NC State basketball coach Kevin Keatts reflects on dream end to ‘special and unique’ season

What’s life been like for N.C. State’s Kevin Keatts since the Final Four?

“Chaotic,” he said Wednesday.

There have been so many things to do, and people to talk to, and a roster to put together for next season that Keatts has had little time to do anything but keep on working.

“It’s been chaotic, and sometimes chaotic is not a bad thing,” the Wolfpack basketball coach said in an N&O interview. “We’ve been obviously running around a lot. Obviously, the blessing of going to the Final Four is really, really unique. But also we had to jump right into recruiting once we got back and start navigating the (NCAA) transfer portal.”

Asked about getting some downtime, Keatts chuckled.

“There’s no such thing as downtime anymore in our business,” he said. “Maybe a long weekend, but that’s it.”

Keatts did enjoy joining his team and the Pack’s women’s team at the N.C. State Belltower for the April 15 celebration. Both teams played their way into the Final Four — the women going to Cleveland — and the Belltower gathering amounted to a mass hug for both teams from joyous Wolfpack students and fans.

“That was special and unique. So was having two teams in the Final Four,” Keatts said.

Keatts also found his way back into PNC Arena on Tuesday. The coach of the 2024 ACC champions was asked to sound the warning siren before Game 5 of the Canes’ Stanley Cup playoff series against the New York Islanders.

Keatts gave it a good, hard crank before the game, and Pack big man D.J. Burns Jr. took over before the third period. Both waved white “Cause Chaos” towels — that after getting in a little “practice” by twirling the nets that were cut down in March.

Asked if he felt any pressure to get it right, Keatts quickly responded, “You think that’s pressure? I went through nine elimination games. That ain’t pressure.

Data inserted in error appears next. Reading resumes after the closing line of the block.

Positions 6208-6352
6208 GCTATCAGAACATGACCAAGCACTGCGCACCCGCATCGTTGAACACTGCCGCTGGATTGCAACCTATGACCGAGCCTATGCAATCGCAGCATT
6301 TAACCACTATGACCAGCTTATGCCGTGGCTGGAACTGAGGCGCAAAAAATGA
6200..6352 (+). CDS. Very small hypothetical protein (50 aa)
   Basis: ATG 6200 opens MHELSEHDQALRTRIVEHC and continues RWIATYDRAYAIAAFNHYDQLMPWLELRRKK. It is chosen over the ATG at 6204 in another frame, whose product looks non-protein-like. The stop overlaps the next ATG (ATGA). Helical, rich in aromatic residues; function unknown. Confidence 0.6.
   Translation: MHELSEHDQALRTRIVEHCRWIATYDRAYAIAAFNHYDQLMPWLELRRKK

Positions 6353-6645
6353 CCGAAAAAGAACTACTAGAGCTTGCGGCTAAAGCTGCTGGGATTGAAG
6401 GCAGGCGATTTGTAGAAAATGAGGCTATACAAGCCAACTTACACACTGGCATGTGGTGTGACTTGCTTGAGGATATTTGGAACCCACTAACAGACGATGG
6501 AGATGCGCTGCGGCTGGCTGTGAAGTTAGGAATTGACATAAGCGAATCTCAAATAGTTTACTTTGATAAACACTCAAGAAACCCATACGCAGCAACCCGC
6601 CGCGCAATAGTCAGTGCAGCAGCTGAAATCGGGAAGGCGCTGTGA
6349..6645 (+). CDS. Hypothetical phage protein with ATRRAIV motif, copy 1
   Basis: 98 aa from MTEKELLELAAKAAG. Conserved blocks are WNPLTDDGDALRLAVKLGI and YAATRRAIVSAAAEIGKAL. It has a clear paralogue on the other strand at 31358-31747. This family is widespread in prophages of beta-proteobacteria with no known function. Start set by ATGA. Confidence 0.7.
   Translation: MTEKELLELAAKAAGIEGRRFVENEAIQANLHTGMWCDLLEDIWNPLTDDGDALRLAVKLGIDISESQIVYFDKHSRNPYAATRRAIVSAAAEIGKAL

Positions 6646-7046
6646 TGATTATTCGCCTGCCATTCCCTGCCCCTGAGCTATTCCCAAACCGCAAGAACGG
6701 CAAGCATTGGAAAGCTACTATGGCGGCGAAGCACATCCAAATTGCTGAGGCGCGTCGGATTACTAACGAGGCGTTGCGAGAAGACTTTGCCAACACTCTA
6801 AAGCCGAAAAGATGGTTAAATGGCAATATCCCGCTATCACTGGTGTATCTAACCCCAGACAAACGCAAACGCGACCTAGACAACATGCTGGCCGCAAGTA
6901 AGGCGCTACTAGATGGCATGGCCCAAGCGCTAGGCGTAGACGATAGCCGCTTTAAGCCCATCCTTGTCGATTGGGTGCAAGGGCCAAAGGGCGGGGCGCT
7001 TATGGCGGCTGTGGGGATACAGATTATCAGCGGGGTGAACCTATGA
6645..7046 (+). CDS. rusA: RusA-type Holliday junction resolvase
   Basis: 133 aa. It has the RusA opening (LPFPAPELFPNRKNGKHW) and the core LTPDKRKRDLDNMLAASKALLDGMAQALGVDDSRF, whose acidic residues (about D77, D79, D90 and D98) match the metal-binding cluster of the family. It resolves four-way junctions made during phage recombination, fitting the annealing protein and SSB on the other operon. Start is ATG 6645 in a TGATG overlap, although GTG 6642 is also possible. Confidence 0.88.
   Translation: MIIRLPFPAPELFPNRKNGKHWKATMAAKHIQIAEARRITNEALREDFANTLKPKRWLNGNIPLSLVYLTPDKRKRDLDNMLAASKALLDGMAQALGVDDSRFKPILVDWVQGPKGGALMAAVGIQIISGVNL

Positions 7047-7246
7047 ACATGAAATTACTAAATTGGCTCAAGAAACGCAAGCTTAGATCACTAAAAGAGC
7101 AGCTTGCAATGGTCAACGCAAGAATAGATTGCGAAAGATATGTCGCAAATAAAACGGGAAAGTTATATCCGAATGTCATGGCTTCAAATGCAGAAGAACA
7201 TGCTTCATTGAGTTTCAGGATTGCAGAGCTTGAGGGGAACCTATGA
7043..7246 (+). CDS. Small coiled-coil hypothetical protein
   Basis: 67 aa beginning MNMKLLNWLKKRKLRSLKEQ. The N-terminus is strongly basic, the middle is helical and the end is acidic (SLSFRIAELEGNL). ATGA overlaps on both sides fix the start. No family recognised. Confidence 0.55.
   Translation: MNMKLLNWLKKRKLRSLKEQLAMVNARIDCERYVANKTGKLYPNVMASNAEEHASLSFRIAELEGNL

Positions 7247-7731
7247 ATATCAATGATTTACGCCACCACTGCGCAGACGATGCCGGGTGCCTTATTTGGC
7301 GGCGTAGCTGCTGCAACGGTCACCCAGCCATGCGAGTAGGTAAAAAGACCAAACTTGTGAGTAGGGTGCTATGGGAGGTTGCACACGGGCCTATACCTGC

“We had a good time. I thought it went smooth.”

The Wolfpack winning the ACC championship, winning five games in five days, was one for the ages. The dazzling run, grabbing the nation’s attention in March, continued in the NCAA Tournament as the Pack won the South Regional, beating Duke in the final, in getting to the Final Four.

Nine times, the Pack had to win to advance. Nine times, it did that before finally losing a tough game to Purdue in the national semifinals in Glendale, Arizona.

The ACC championship was N.C. State’s first since 1987. The Final Four appearance was the first since 1983. So much for those “how long has it been since …” kind of conversations State fans have had to endure through the years.

Keatts said he received “about 500” texts after each of the Pack’s nine postseason wins.

“I’m one of those personable guys who tries to reply to the texts or get back in contact with everyone,” he said.

Once back in Raleigh, assistant coach Joel Justus left to become associate head coach at Ohio State. The Pack staff began to hone in on portal possibilities to replace Burns, Casey Morsell, D.J. Horne and then Mohamed Diarra, who decided to enter his name for the 2024 NBA Draft.